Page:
Perovskite Solar Cells

Introduction to Perovskite Solar Panel Cells

Perovskite solar cells are a new type of solar cell made from a class of man-made materials called perovskites. Perovskites are a different material than the silicon wafers that make up traditional solar panels. They have a crystallographic structure that makes them highly effective at converting photons of light from the sun into usable electricity. Perovskite solar cells represent a high-efficiency, low-cost solar technology, and shall be the future replacement for traditional silicon solar panels.

Our Work

+ Molecular Engineering of Sensitizers for Dye-Sensitized Solar Cells and Organic Light-Emitting Diodes
+ Perovskite solar cells
+ Design and development of charge transporting materials
+ Photophysics and Photochemistry of Molecular Assemblies

Perovskite Solar Cells Technology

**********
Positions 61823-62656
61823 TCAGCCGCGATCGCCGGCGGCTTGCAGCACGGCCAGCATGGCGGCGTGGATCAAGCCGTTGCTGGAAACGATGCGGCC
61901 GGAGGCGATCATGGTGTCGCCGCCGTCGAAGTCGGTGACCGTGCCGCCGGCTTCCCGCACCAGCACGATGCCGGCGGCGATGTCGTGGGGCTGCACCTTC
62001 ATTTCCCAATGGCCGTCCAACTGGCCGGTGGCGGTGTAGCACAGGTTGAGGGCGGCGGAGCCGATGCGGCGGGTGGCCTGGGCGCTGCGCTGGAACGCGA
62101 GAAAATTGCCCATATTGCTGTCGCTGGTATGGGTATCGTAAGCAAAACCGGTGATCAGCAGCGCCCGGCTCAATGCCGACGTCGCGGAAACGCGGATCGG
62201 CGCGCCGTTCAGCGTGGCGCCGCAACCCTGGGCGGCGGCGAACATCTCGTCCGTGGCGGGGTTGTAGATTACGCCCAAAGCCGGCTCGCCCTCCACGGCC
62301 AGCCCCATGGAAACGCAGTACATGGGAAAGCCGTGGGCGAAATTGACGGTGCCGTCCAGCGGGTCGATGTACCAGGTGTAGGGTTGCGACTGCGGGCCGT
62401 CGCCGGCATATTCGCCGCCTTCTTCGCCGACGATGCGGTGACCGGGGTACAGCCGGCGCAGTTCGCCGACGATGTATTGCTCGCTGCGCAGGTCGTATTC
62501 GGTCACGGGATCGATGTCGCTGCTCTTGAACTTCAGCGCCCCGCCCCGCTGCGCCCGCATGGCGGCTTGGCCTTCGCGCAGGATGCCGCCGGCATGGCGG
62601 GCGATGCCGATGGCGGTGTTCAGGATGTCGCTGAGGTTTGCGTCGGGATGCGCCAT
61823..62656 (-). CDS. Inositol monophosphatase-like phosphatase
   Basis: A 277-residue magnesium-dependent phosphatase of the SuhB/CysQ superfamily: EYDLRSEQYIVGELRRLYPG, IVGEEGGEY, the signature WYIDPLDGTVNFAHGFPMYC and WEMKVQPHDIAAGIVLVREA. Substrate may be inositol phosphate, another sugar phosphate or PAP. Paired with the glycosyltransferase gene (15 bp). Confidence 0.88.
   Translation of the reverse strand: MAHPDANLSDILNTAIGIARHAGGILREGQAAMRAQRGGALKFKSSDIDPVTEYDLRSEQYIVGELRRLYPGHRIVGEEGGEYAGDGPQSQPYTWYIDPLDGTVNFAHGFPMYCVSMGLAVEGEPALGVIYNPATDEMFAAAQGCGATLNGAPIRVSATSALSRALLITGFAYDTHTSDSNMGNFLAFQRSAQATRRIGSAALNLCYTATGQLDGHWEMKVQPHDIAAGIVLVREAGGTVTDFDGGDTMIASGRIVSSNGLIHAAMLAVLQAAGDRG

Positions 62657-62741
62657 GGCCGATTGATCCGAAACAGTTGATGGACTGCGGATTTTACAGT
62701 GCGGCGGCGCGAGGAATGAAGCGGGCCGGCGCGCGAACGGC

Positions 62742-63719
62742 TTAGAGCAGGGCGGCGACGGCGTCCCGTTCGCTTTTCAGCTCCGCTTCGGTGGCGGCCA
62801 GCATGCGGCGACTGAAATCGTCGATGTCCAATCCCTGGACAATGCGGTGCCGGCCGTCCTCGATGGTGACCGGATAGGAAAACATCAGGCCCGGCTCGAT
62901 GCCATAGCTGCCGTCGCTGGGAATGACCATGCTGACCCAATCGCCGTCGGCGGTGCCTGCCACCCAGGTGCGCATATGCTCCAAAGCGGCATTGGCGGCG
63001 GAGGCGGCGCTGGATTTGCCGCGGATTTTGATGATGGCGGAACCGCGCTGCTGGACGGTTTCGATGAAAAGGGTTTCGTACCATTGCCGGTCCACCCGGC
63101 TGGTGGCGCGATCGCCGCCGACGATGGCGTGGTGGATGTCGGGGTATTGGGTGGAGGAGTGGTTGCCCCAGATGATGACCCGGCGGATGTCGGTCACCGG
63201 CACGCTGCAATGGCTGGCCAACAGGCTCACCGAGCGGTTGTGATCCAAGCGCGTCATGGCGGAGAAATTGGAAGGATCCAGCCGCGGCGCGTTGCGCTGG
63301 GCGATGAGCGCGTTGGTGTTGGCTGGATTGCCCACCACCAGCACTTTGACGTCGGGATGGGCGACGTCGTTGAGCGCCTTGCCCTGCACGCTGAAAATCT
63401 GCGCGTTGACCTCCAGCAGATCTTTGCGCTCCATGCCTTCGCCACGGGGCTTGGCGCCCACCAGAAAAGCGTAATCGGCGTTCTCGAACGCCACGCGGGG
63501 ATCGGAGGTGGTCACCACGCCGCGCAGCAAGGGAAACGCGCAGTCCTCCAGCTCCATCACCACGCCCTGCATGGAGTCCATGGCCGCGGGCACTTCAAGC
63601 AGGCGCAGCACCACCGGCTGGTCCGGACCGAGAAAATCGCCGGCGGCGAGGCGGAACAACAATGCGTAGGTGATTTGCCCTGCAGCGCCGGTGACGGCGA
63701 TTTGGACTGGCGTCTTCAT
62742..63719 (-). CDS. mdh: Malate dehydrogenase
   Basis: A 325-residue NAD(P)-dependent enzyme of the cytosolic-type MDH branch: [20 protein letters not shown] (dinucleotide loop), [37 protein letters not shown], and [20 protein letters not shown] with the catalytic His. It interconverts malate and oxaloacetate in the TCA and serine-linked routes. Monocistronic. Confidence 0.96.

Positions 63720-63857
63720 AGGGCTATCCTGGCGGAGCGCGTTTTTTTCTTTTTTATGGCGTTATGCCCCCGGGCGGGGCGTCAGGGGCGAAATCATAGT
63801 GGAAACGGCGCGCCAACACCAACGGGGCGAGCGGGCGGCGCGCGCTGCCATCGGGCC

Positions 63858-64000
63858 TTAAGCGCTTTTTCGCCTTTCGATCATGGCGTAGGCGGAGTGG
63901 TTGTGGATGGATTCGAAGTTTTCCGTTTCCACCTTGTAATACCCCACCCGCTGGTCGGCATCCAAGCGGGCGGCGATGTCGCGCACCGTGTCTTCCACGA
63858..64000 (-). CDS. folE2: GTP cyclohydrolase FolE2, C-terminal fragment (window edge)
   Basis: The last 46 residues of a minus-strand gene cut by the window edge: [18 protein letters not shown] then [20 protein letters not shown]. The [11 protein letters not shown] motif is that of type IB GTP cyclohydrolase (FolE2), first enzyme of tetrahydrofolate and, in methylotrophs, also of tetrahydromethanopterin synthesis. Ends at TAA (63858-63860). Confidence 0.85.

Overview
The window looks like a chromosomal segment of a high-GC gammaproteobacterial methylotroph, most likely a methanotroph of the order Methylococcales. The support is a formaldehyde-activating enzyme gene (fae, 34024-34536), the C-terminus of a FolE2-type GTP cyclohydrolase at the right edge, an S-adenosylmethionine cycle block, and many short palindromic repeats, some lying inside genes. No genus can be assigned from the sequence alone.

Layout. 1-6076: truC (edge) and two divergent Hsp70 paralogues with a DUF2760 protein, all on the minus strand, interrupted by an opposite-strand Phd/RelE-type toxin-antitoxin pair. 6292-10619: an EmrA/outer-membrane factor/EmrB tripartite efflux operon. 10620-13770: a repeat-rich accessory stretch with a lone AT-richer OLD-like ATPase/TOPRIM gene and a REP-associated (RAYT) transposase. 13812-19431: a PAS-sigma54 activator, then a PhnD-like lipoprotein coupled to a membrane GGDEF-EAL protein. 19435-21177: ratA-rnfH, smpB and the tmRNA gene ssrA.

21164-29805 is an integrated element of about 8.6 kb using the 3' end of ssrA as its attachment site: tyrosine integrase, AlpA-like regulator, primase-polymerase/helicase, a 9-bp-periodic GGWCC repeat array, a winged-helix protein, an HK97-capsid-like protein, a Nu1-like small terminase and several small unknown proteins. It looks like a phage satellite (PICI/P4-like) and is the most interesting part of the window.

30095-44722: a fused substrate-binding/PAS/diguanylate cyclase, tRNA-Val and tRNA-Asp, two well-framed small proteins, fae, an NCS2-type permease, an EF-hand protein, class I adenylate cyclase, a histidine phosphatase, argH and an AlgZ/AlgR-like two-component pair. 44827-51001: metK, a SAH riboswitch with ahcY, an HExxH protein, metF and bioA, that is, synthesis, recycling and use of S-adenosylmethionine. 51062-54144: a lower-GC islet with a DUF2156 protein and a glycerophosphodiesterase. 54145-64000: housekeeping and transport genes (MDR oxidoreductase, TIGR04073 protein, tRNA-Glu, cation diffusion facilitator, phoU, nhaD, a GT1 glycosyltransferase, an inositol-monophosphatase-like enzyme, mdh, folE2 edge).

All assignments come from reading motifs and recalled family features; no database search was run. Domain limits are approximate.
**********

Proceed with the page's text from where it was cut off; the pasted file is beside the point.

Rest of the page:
Photovoltaics (PVs), where electricity is generated directly from sunlight, represents an ideal solution to supply sustainable, environmentally friendly, and grid-free electricity. Silicon solar cells have dominated the research and the PV market since the ’70s, leading to power conversion efficiency (PCE) of 26%. However, presently several new PV technologies are the focus of intense research, aiming for alternatives with a lower cost and higher accessibility to the general population. In 2009 a new technology, Perovskite Solar Cells (PSCs), revolutionized the PV research showing an impressive improvement on PCE from 3.8% to 23% in only 7 years, a record for a recently-developed technology, while the dominant silicon solar technology efficiency reaching 26%.2 Perovskite Solar Cells (PSC) are based on hybrid crystalline material which possess a three-dimensional (3D) crystal structure ABXwhere A is an organic cation (typically R-NH3+), B is a metal cation (typically Pb+2 or Sn+2), and X is a halide anion, forming an octahedral in the unit cell (see Fig. 2a). The hybrid perovskite materials have significant advantages for optoelectronic applications due to their combined electrical and optical properties in terms of high absorption coefficient, ambipolar charge transport properties, long carrier diffusion lengths and extremely low exciton binding energy. Additionally, the ability to tune the perovskite band gap by simple chemical substitution (i.e. by manipulation of the “A” cation and “X” halide substitution) together with their facility to be solution-processable from inexpensive precursors and simple fabrication methods, make them competitive with the existing PV materials such as silicon or Cu(InGa)Se2 (CIGS) in terms of efficiency and, more importantly, lower cost. Typical PSC exploits a sandwich n-i-p configuration where the perovskite is deposited on top of a mesoporous titanium dioxide (TiO2) or tin dioxide (SnO2) layer, which behaves as electron transport material (ETM), and covered by a hole transporting material (HTM), crucial to facilitate the extraction of holes from perovskite to the back contact. Other sandwiched structure has also been developed such as n-i-p planar or inverted (p-i-n) architecture. Both ETM and HTM and their interfaces with the perovskite are of paramount importance in governing charge collection and extraction to the contacts, and thus the overall device performances. The highest PSC efficiency in Nazeeruddin’s laboratory is at present 21.3% (see Fig. 2b) comparable to what is published so far in literature (PCE=22.1%) based on n-i-p mesoscopic architecture. These results emanate from the compositional engineering of the cations (A) and anions (X), using a nonstoichiometric lead iodide precursor and a solvent-engineering method to grow the over layer of perovskite on the mesoporous layer.